Hound Review of the Omni Diet



Henry’s rating 4.5 out of 5



Fitness Guru Tana Amen appeared on the “Today” show this past week, and a bunch of other media outlets, hawking her new book, “The Omni Diet,” which hit the shelves in April.


The full title of the book including the subtitle is a bit of a mouthful, “The Revolutionary 70% Plant + 30% Protein Program to Lose Weight, Reverse Disease, Fight Inflammation, and Change Your Life Forever.” Wow, sounds good. But let’s take a closer look at the book and its author.


Amen has a health background, she is a Registered Nurse, so that gives her a few plusses from me on the credibility side.  The actual diet plan, as the subtitle implies, is 70% plants – fruits, veggies, and fruit juices, and 30% protein from lean meat sources and nuts. There’s no dairy, sugars, processed foods or grains, although quinoa is allowed. In many ways Amen’s diet and weight loss plan, as it is used at her clinic, is very similar to the Paleo, or “Caveman” Diet.


In fact, Amen herself says the guests at her clinic, “eat like a gorilla.” Says Amen, “Aping a wild gorilla’s eating habits could dramatically improve your health — or may even add years to your life, by reducing your risk for killer diseases like diabetes, heart attack, stroke and dementia.”


At the clinic she also works with her husband, who is a medical doctor, and himself a published author in the field of wellness. So, still so far, good. In fact, Tana worked with her husband Dr. Daniel Amen and a team that also included functional medicine specialist Dr. Mark Hyman and my old pal, Dr. Mehmet Oz, to create the very popular Daniel Plan, a healthy lifestyle plan.


Special Note to the Hound Readers: If you Google “Omni Diet” you might come up with some negative reviews of a diet plan and so-called weight loss products by a company called Omnitrition. And rightfully so. These guys are nothing but scammers and multi-level marketers pushing a bogus HCG type diet, called “Omni Drops,” and they will face my full wrath another day. But, PLEASE do not confuse the Omni Diet with these jokers. The founders of Omnitrition are Roger and Barbara Daley. Tana and Daniel Amen have nothing at all to do with Omnitrition.


Who Should Use It?

The Omni Diet is not strictly a “weight-loss” plan, as it is a lifestyle diet. Amen came up with the book and the Omni Diet as the result of her own experiences in combating thyroid disease. So it is a diet created to combat disease, and improve over all wellness, as much as it has been designed to help you lose weight. So, anyone who can follow the diet, (and it’s not all that easy, more on that in a bit) can benefit from it.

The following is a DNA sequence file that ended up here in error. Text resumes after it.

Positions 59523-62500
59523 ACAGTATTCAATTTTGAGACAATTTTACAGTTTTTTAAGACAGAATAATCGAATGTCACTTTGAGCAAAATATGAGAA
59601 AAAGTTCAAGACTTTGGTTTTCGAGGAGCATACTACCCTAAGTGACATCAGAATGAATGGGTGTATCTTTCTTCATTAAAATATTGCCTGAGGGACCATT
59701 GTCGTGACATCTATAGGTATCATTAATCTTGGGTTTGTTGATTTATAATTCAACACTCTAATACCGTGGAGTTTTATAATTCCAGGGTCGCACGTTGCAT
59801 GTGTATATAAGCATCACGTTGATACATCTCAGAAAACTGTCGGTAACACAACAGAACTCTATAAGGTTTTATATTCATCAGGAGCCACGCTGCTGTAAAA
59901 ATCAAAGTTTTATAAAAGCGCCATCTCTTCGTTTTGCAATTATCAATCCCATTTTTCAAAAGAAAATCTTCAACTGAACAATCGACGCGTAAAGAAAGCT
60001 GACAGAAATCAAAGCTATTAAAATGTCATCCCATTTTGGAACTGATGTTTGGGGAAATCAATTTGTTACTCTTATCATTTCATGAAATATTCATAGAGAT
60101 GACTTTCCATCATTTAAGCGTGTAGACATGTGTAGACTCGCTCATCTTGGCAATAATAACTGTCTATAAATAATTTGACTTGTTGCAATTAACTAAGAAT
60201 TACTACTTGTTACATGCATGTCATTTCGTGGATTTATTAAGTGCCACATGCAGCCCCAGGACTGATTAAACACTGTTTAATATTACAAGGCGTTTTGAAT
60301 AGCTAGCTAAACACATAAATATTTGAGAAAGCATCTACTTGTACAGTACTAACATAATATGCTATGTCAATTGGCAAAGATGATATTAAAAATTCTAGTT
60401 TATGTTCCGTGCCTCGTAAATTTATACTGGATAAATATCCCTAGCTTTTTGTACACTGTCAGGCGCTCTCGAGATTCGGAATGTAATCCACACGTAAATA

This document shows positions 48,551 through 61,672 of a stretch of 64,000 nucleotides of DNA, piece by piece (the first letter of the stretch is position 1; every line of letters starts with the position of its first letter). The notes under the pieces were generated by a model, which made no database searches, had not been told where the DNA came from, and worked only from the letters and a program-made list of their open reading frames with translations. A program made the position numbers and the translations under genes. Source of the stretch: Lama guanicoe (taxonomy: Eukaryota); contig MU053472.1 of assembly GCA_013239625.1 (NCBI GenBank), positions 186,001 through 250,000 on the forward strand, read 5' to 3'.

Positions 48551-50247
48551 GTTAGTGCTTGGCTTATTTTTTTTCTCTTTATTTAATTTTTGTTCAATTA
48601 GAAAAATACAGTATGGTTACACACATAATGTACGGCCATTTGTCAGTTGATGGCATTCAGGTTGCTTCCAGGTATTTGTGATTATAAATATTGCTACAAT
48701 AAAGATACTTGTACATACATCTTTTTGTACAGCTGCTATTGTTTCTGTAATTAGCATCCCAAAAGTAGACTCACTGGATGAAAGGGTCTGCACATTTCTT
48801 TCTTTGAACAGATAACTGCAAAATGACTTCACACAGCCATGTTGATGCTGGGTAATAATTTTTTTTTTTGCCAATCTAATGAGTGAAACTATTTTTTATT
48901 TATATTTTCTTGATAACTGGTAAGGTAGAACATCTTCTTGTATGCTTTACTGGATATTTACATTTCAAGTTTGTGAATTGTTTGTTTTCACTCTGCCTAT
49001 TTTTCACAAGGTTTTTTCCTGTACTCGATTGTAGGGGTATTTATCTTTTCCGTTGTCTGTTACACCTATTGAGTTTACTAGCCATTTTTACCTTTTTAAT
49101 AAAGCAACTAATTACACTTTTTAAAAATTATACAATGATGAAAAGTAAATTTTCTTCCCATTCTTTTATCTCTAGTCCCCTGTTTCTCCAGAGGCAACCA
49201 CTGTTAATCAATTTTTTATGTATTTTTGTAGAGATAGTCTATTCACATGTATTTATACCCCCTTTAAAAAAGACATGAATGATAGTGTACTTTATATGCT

The Good

To follow the 70% plant and 30% protein dieting plan, Amen gives her readers exact foods and detailed instructions. She provides you with specific diet recipes and food swaps to follow. Most importantly, she includes exercise as a component of the plan. As readers of The Hound well know, I am immediately skeptical of any Diet Plan, or weight-loss product that claims to offer you weight loss without exercise, or changing your lifestyle.


The kind of core-strengthening exercises Amen recommends triggers the need for your body to burn calories and build lean muscle. No diet alone can do that. But again, keep in mind that the Omni Diet is more of a holistic lifestyle reboot, than a quick weight loss plan.


The Bad

No diet is perfect for everyone. The meat on this one can turn off some strictly vegans, and some nutritionists will take issue with the lack of whole grains. The recipes can be lengthy, a little hard to follow, and expensive.


As I said, this is not a simple 30-day quick fix diet to lose a few pounds, but a wholesale change in lifestyle to improve overall health and wellness. It takes quiet a commitment to do so, and may not be all that easy for a lot of full-time working folks.


The Bottom Line

Overall there is a lot to beat your chest about in the Omni Diet. Tana has good and credible credentials as a fitness expert. There is good science to back up her plan. Her program is drug free, all natural, and sees the benefits of eating right, not only to lose weight, but improve your health overall and combat disease.


 I give it 4.5 out of 5 stars, missing a 5 out of 5 only because it could be tough for some to follow.









For more great diet tips, click here:

 fruit and veg cleanse



  1. Paleo is paleo. I don’t mind people rebranding paleo though. Mark Sisson did it, and has contributed greatly to the paleo community. And Tana has the background, skills and look to be a great paleo spokesperson (just like Mark).

  2. I would really like to hear your take on Omnitrition. I ended up with serious health problems from their hCG diet. Weight has also become a bigger problem now and I’ve talked to so many other people who said this diet ended up making them fatter. You seem to have a realistic view of the company and I’d like to read more. Thank you!


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